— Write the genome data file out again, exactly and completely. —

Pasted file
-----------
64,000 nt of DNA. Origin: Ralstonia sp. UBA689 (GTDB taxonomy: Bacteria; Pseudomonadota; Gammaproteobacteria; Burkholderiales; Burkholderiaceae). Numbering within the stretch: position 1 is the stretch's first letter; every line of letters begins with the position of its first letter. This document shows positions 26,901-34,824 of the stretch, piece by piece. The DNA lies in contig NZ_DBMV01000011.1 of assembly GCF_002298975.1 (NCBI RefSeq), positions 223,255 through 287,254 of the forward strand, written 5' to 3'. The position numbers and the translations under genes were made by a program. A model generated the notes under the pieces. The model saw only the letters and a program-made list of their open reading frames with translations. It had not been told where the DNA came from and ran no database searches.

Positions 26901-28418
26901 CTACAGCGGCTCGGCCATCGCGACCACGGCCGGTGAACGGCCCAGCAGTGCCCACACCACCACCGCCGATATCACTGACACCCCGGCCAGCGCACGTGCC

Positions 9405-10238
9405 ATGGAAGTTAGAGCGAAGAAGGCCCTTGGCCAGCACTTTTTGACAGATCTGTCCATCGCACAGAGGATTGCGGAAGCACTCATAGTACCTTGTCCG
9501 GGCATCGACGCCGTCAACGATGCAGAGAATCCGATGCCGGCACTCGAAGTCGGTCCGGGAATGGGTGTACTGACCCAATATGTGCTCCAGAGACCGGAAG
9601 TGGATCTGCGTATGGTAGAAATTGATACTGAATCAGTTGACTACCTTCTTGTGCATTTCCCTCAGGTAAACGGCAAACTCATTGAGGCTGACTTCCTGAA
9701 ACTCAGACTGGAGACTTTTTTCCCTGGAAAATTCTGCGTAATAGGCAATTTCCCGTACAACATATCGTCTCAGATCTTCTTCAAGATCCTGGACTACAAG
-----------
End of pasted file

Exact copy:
64,000 nt of DNA. Origin: Ralstonia sp. UBA689 (GTDB taxonomy: Bacteria; Pseudomonadota; Gammaproteobacteria; Burkholderiales; Burkholderiaceae). Numbering within the stretch: position 1 is the stretch's first letter; every line of letters begins with the position of its first letter. This document shows positions 26,901-34,824 of the stretch, piece by piece. The DNA lies in contig NZ_DBMV01000011.1 of assembly GCF_002298975.1 (NCBI RefSeq), positions 223,255 through 287,254 of the forward strand, written 5' to 3'. The position numbers and the translations under genes were made by a program. A model generated the notes under the pieces. The model saw only the letters and a program-made list of their open reading frames with translations. It had not been told where the DNA came from and ran no database searches.

Positions 26901-28418
26901 CTACAGCGGCTCGGCCATCGCGACCACGGCCGGTGAACGGCCCAGCAGTGCCCACACCACCACCGCCGATATCACTGACACCCCGGCCAGCGCACGTGCC

Positions 9405-10238
9405 ATGGAAGTTAGAGCGAAGAAGGCCCTTGGCCAGCACTTTTTGACAGATCTGTCCATCGCACAGAGGATTGCGGAAGCACTCATAGTACCTTGTCCG
9501 GGCATCGACGCCGTCAACGATGCAGAGAATCCGATGCCGGCACTCGAAGTCGGTCCGGGAATGGGTGTACTGACCCAATATGTGCTCCAGAGACCGGAAG
9601 TGGATCTGCGTATGGTAGAAATTGATACTGAATCAGTTGACTACCTTCTTGTGCATTTCCCTCAGGTAAACGGCAAACTCATTGAGGCTGACTTCCTGAA
9701 ACTCAGACTGGAGACTTTTTTCCCTGGAAAATTCTGCGTAATAGGCAATTTCCCGTACAACATATCGTCTCAGATCTTCTTCAAGATCCTGGACTACAAG